It isn’t technologyit’s is pure magic
Judith MacKenzie sharing the majesty of her new home—on the windswept shores of the north Pacific Ocean.
A red cedar tree in the rainforest at the tip of Neah Bay, Washington.
Students gather around as Judith demonstrates warping a simple loom.
I can't really describe myself as a Luddite, though my mom is the genuine article. She reluctantly adopts new technology—for example, she does use a photocopier and even has an email address now—but really loathes using the computer. She'd prefer to handwrite letters or use a typewriter (this is a mechanical device, with no plug, USB port, or Wi-Fi, in which metal keys are embossed with the letters of the alphabet and a ribbon containing ink is suspended in front of the key's strike zone—ingenious, really).
While on the one hand I don't know if I'd ever be able to meet up with family and friends again if I didn't have a cell phone equipped with a Qwerty texting keyboard with which to coordinate the ever-changing location and time of our reunions. On the other hand, sometimes I feel as if my life gets sucked away by all these devices, and opportunities to connect, while remaining distant.
It is safe to say that I have mixed feelings about technology. After all, I am a spinner. I can make yarn without any tools other than my hands. Seriously. I learned how to thigh spin from a Tlingit weaver/spinner who visited my art class when I was in college. A bit of fluff, damp jeans, and I was off. Not only that, but it was a process in which you spin and ply simultaneously. Brilliant!
I've been intimately involved in print publications for fourteen years, but recently, I've been watching, with a little trepidation, the birth of a new age in the spinning world. I call it the e-age. We've been making a lot of e-stuff at the request of our readers, ahem, e-readers. Happening in our offices simultaneously with the publishing of Spin-Off is a new publication, SpinKnit. Anne Merrow is the editor. She was an Interweave books editor, churning out our spinning books up until last year when she took on the mantle of eMags. Wow, what a process it is to put together an eMag. The levels of complexity are exponential when compared to the process of putting together a print magazine.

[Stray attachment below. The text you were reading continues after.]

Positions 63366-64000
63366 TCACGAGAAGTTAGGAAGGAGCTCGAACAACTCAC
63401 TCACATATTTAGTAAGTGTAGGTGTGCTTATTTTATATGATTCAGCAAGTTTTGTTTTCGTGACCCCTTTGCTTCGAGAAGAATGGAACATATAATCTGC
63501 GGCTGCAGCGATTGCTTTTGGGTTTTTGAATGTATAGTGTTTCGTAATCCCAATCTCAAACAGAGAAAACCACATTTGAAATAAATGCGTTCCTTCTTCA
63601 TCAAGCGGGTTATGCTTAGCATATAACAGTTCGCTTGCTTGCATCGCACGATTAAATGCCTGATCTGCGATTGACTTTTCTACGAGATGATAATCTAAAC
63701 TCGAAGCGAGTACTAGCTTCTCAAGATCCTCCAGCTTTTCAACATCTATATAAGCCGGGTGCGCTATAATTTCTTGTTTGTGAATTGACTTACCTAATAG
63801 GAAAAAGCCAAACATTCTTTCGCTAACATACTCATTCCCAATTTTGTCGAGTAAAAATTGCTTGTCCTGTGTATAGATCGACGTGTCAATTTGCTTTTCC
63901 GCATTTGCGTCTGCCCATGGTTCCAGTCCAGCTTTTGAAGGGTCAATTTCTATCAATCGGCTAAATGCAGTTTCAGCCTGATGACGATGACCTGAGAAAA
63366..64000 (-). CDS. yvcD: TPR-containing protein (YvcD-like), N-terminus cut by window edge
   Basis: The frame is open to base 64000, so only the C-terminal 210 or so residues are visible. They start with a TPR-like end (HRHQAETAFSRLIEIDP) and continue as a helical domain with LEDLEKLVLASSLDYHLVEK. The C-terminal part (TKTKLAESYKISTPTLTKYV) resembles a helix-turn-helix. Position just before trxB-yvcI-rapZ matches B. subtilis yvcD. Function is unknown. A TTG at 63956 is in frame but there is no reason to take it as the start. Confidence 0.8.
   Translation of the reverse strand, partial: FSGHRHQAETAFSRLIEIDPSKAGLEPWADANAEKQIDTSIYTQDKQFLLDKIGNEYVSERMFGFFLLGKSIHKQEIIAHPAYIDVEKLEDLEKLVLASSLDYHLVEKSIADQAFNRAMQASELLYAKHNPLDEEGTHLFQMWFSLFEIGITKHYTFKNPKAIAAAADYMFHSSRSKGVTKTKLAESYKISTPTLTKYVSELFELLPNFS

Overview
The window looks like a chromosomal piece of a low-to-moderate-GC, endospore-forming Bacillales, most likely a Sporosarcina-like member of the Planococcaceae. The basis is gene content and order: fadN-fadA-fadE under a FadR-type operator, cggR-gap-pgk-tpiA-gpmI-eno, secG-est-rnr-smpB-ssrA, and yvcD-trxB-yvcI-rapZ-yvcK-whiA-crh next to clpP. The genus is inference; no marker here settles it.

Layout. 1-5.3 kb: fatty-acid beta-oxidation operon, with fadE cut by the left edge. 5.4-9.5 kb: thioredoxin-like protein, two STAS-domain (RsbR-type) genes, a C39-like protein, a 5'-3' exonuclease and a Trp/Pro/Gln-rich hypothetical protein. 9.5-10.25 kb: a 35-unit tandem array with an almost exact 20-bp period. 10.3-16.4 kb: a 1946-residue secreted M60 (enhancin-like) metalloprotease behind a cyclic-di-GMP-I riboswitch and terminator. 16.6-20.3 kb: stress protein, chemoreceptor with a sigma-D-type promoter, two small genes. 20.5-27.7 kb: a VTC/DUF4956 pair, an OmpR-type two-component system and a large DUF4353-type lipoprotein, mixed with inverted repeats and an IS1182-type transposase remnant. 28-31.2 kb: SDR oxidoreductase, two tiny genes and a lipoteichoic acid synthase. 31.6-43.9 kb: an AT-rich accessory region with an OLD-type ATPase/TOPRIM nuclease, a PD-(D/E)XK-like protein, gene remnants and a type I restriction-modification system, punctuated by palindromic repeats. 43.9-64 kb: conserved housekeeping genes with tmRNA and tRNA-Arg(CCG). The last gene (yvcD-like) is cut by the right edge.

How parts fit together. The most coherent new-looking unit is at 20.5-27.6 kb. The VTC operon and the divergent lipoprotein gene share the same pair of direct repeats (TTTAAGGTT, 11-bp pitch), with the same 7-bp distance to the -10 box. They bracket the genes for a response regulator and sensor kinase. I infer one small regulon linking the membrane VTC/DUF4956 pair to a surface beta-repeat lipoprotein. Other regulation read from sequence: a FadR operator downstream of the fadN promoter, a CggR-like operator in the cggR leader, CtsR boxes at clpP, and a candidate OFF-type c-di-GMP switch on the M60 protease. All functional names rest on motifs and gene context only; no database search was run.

Connected to ancient textiles in the e-age
I had a recent taste of this when Anne asked me to write an article for the second issue of SpinKnit about my trip in April to attend Judith MacKenzie's Tribal Textile Treasures workshop in Forks, Washington. Along with my raincoat and boots, I packed my spinning wheel and tools and a digital video camera. I came back with miles of yarn (bison, dog hair, wolf hair, qiviut, encased duck down, hemp, and pygora! Oh my!), and hours of footage of Judith teaching, plus gigabytes of digital images. Most importantly, I came back with a renewed vigor for spinning. I fell in love all over again with textiles that were made so lovingly by hand by people who are connected to ancient traditions and the natural landscape that dominates their world, yet also moving along in the tides of our new time.
Though I'm sometimes skeptical about this e-age—I can actually come close to sharing with you what this experience was really like because not only can you read my words and see my photos, you can hear Judith speaking. You can experience Judith's unique and captivating style for yourself. You can hear the respect and awe in her voice as she talks about the way cedar bark has been carefully harvested to make baskets to diapers among the Quilieute and Makah people of the Northwest coast. If you listen closely, you can hear the threads that connect us and bind us simultaneously to the past, present, and future.
And this is just one article in the eMag—there are many more that provide windows into different times and places. It isn't technology—it is pure magic.